Nigel Dodds rejects a lame attempt to Play the Orange Card to revive May’s deal

With the No Deal option off the table a soft Brexit become more likely. In the ultimate paradox, this decision which flies in the face of Theresa May’s strategy actually strengthens her very weak hand just a little.  By just two votes, she fended off a bid for parliament to take back control  and was able to specify a short period of extension to 30th June, if the EU agrees.

The ERG believe this could be their last throw to save their vision of Brexit and replace the backstop. Thereafter by their reckoning, the UK is putty in the EU’s hands. In their own re-run of last week, their star chamber of legal eagles including Nigel Dodds (a First in Law from Cambridge) have been poring over a new attempt by the Attorney General  Geoffrey “codpiece” Cox to create a get- out -of- gaol card from the backstop.. And it’s not looking good, according to the Daily Telegraph.

 In the advice, the Attorney General states that Britain will be able to end the backstop if it having a “socially destabilising effect on Northern Ireland”, which would be considered a “fundamental change” of circumstances under the terms of the treaty.

He argues that Britain would have grounds to break off from the backstop if it was having a “socially destabilising effect on Northern Ireland”.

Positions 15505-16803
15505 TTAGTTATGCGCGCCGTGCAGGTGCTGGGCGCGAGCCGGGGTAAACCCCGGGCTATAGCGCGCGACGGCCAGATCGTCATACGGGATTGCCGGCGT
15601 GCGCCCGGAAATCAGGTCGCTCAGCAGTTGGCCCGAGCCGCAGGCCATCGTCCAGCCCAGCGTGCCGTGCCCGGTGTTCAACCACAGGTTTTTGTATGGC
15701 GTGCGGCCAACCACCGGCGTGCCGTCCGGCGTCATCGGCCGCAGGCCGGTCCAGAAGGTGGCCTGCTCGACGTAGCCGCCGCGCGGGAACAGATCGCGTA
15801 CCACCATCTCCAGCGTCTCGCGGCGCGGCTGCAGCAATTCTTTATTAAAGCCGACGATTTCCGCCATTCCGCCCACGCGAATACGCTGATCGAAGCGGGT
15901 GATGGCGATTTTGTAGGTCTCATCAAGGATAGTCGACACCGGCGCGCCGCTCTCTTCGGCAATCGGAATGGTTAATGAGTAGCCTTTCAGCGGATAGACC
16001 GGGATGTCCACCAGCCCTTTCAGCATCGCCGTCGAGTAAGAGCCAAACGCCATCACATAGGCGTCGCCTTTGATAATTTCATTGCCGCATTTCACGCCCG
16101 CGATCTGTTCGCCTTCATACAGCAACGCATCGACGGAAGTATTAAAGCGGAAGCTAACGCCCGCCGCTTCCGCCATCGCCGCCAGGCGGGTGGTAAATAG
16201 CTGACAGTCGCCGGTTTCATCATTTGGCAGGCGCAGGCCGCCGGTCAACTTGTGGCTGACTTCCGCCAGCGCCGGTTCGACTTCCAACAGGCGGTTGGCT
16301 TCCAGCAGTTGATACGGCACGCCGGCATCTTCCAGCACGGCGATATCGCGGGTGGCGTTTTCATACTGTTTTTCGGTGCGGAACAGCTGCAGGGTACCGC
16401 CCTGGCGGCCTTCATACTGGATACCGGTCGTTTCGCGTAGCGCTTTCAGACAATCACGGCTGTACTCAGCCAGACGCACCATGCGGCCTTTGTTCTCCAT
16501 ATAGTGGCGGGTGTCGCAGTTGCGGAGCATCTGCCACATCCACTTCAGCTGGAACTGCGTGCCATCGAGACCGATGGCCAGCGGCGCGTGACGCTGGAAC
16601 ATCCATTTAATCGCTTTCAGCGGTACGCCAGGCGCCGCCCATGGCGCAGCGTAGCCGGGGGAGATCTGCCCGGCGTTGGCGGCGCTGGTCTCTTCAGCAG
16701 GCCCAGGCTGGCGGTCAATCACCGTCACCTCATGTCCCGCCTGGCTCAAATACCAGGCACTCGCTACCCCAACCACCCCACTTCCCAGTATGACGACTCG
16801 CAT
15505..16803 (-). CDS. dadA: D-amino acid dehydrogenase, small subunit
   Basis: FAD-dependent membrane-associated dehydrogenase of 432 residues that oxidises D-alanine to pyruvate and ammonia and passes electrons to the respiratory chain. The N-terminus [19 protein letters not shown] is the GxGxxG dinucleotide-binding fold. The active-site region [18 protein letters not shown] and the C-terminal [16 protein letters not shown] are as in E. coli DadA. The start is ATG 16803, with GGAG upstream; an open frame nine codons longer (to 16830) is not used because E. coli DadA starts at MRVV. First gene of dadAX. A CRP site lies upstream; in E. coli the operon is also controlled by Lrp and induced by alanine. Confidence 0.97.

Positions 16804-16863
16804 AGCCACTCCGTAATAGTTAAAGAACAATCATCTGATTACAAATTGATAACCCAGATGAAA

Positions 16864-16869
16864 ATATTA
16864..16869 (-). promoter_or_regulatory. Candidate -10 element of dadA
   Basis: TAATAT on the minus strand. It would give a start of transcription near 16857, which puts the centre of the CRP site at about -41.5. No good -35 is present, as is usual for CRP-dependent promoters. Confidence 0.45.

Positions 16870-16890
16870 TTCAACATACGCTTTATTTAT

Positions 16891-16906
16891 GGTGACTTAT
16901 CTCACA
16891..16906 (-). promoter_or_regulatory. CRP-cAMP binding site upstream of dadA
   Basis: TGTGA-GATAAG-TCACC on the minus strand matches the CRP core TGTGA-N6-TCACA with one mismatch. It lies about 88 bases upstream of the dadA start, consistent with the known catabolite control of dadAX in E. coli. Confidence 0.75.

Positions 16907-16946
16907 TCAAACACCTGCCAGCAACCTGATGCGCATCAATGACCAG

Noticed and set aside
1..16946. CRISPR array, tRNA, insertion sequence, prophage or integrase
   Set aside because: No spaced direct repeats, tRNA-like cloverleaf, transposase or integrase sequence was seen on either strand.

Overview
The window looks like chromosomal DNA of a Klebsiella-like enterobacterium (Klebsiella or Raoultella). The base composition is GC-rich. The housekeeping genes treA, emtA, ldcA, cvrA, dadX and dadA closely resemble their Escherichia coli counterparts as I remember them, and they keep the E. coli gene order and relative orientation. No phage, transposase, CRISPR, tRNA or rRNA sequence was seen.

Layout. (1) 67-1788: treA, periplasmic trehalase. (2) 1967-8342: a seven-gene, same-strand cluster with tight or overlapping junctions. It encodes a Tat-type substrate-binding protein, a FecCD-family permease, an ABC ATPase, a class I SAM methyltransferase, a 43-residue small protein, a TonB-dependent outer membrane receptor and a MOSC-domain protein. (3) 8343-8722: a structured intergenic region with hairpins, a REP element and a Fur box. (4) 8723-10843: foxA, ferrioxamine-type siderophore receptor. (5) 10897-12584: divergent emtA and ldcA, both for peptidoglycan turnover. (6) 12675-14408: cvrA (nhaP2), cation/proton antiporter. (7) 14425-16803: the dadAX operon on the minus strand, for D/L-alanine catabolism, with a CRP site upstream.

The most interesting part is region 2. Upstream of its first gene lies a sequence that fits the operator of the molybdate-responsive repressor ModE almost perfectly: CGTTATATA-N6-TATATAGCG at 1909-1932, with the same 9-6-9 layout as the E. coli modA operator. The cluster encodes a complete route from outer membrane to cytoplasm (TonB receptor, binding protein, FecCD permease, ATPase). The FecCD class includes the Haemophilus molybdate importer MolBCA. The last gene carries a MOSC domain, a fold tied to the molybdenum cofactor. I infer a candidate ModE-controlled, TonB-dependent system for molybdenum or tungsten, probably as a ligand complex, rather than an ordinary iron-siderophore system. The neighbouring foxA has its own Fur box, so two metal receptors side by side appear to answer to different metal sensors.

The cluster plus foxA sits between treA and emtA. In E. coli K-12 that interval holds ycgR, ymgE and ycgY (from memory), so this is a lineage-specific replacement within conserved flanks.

He says: “Those facts [the change of circumstances] might, for example, be that the prolonged operation of the Backstop was having a socially destabilising effect on Northern Ireland, contrary to its objectives.

“Article 62 of the Vienna Convention on the Law of Treaties, which is reflective of the customary international law doctrine rebus sic stantibus (‘things thus standing’), permits the termination of a treaty in such circumstances.

In their legal opinion, the star chamber – which includes Nigel Dodds, the deputy leader of the DUP – says that Mr Cox’s interpretation of the law is “clearly erroneous”.

It argues that Article 62 of the Vienna Convention can only be invoked under “extreme circumstances” and highlights case law showing that the fall of the Soviet Union was not considered sufficient.

The Star Chamber states: “Saying they are ‘exceptional’ does not make them so in the eyes of international law. Hungary undoubtedly thought there was something ‘exceptional’ about the collapse of Soviet tyranny and the liquidation of the other State Party with which Hungary had concluded the treaty in question. But that was not enough.”

Cox’s opinion come close to the view of  David Trimble  he’s attempting to test in court, that the backstop is in breach of the GFA principle of consent  because  the NI specific backstop is a “trap” that  imposes changes to the constitutional position without consent or an agreed exit. The amended deal rejected on Tuesday would have required the Assembly’s consent for the activation of the backstop or any other change in status. Cox sees it as grounds for scrapping the backstop altogether. But it seems that the Brexiteer lawyers with Nigel Dodds among them don’t agree with Cox,  So if they are among 75 MPs  needed to switch in support of Mrs May’s on Tuesday, it’ll be fear of losing Brexit that’ll do it and not a fanciful and opportunist  attempt to Play the Orange Card.